Be self-aware3 of 8

Be self-aware

"Self-awareness is key when you are travelling to keep yourself safe as well as your fellow travellers. If you have a cold already you should be carrying anti bac wipes, a tissue and hand sanitizer on you anyway but even if not, you want to ensure you catch any coughs or sneezes in a tissue or hanky as this will prevent spread of any bacteria to other passengers. If you are due to travel you should ensure that you have had all the appropriate travel vaccines you require, and if you do feel slightly odd you should always consult your GP before going away."

Sanitize on the move4 of 8

Sanitize on the move

"When on the move, the best thing you can do to prevent getting sick and keeping yourself clean is to bring with you travel size hand sanitizer, anti-bacterial wipes, anti bac sanitizing spray, face wipes and any other anti-bacterial products such as hand creams or face creams. Having all these will ensure appropriate defence against any harmful bacteria. You can also squeeze a bit of hand sanitizer onto tissue and wipe down any areas near you such as your arm rest on the plane, tray table and any other areas you will most likely touch."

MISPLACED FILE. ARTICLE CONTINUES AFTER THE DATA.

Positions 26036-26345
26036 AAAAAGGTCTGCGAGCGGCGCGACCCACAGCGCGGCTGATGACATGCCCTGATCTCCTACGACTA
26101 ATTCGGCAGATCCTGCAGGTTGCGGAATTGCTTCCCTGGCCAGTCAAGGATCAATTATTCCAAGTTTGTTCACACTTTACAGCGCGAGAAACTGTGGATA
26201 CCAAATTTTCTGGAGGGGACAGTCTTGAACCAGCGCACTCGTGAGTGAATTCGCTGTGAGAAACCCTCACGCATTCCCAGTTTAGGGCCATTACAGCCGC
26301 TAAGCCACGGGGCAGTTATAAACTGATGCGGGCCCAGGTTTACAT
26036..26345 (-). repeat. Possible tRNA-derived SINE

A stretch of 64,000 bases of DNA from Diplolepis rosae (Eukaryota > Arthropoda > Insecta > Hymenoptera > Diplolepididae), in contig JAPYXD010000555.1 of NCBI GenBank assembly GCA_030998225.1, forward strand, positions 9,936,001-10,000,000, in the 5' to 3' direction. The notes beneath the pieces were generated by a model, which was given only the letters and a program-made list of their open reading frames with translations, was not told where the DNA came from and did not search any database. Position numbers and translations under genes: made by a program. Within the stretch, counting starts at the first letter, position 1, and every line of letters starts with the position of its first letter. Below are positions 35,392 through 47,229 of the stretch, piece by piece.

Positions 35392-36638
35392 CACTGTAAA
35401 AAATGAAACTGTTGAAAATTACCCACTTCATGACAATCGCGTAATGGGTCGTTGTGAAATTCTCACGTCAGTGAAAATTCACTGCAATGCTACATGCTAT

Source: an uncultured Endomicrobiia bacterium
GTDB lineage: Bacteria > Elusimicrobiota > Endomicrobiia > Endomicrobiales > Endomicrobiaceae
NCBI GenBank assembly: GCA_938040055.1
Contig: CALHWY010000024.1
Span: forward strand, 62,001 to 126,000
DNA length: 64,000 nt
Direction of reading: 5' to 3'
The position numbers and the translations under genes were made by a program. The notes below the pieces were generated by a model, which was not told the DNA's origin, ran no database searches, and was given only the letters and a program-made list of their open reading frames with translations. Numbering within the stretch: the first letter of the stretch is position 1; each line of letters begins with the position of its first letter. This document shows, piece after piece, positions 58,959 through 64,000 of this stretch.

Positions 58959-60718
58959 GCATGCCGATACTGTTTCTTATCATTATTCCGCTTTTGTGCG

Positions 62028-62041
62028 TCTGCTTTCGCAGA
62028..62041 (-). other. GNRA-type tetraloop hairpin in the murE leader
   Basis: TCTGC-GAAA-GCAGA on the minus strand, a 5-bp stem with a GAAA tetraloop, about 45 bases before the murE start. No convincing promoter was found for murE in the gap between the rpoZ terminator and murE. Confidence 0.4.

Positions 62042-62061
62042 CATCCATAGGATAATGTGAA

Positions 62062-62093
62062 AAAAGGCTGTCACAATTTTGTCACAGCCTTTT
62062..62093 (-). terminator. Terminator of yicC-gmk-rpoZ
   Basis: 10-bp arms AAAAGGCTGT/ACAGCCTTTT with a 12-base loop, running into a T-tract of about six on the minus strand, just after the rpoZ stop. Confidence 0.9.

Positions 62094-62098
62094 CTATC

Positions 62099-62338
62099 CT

Keep nails clean5 of 8

Keep nails clean

"Keeping your hand nails short and clean will prevent dirt and bacteria particles from collecting under your nails which if brought up to your face or mouth could cause you to digest any bacteria from under them. If you are someone who touches their face regularly, ensuring your nails are cut short will ensure they stay clean and germ free. You may also want to bring along a travel nail brush to ensure they can be washed with soap and warm water."

Practice spatial awareness6 of 8